Ambient nitrogen dioxide (NO2) and fine particulate matter (PM2.5)
pollution threaten public health in the United States (U.S.), and
systemic racism has led to modern-day disparities in the distribution
and associated health impacts of these pollutants. Many studies on
environmental injustices related to ambient air pollution focus only on
disparities in pollutant concentrations or provide only an assessment of
pollution or health disparities at a snapshot in time. In this study we
aim to document changing disparities in pollution-attributable health
burdens over time and, for the first time, disparities in
NO2-attributable health impacts across the entire U.S. We show that,
despite overall decreases in the public health damages associated with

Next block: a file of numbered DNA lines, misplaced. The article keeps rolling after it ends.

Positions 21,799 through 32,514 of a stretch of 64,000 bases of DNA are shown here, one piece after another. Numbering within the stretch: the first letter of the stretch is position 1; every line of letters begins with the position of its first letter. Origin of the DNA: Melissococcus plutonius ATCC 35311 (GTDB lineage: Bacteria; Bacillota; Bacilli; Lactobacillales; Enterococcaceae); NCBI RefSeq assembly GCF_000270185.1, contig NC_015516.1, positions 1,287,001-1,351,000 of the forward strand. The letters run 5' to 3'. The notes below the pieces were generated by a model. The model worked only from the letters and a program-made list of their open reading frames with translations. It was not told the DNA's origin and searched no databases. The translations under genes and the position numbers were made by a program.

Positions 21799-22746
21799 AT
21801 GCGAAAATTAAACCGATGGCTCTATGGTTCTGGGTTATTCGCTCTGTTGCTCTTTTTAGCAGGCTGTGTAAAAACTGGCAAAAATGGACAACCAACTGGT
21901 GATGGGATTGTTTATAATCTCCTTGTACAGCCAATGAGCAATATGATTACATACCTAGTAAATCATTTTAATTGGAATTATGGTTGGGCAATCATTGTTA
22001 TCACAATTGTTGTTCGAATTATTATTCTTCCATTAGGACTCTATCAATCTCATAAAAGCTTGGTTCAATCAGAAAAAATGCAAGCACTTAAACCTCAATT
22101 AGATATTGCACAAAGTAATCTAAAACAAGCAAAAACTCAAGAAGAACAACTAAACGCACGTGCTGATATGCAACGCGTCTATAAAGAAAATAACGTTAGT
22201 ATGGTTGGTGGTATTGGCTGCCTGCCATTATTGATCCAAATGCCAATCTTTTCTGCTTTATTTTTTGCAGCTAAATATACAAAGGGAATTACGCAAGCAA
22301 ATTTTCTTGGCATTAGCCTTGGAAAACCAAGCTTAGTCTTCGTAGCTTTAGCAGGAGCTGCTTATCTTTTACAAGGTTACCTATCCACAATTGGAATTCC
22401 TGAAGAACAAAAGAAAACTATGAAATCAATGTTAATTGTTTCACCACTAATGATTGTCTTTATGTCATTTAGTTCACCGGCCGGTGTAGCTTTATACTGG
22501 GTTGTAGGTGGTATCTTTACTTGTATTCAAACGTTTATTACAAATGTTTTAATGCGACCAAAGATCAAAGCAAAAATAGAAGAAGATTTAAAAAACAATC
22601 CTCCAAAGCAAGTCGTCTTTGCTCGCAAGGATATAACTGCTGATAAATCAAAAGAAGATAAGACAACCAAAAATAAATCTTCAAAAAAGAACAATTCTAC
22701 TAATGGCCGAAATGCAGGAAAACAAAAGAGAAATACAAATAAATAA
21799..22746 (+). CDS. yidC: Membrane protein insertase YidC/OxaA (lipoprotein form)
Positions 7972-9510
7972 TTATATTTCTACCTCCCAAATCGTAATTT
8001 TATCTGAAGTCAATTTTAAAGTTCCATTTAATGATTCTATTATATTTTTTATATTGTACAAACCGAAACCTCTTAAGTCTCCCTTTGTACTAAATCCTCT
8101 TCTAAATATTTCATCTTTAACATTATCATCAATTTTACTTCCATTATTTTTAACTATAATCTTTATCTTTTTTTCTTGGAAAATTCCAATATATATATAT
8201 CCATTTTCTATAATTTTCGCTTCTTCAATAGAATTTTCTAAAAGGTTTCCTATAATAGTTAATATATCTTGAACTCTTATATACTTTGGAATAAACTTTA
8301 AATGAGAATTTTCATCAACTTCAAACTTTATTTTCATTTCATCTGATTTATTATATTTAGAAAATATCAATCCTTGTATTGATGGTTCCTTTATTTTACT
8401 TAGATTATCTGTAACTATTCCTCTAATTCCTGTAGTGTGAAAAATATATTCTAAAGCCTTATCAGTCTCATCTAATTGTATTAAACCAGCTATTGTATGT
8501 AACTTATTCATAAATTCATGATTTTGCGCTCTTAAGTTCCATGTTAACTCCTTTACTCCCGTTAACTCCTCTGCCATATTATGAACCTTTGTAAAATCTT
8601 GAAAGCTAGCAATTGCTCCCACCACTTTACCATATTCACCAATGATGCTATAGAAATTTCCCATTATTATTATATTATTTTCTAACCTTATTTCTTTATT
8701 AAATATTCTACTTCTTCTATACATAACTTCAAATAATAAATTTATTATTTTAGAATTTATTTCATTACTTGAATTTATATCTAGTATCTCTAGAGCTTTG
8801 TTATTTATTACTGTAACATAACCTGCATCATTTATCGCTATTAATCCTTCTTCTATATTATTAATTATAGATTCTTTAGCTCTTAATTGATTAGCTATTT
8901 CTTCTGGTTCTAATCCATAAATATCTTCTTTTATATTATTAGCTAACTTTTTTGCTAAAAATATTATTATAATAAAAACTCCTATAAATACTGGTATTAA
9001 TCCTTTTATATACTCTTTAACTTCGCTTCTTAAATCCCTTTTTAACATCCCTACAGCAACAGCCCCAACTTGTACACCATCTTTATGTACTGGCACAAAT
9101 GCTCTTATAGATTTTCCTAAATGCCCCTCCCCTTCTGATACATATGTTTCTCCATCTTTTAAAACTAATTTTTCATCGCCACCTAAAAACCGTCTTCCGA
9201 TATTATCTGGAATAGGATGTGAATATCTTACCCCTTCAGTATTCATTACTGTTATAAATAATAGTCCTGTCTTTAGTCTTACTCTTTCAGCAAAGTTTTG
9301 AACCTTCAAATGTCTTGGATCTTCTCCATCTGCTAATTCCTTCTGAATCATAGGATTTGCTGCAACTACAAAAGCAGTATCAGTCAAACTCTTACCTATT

NO2 and PM2.5, ethnoracial relative disparities in NO2-attributable
pediatric asthma and PM2.5-attributable premature mortality in the U.S.
have widened during the last decade. Racial disparities in PM2.5
attributable premature mortality and NO2-attributable pediatric asthma
have increased by 19% and 16%, respectively, between 2010 and 2019.
Similarly, ethnic disparities in PM2.5-attributable premature mortality
have increased by 40% and NO2-attributable pediatric asthma by 10%.
These widening trends in air pollution disparities are reversed when
more stringent air quality standard levels are met for both pollutants.
Our methods provide a semi-observational approach to tracking changes in
disparities in air pollution and associated health burdens across the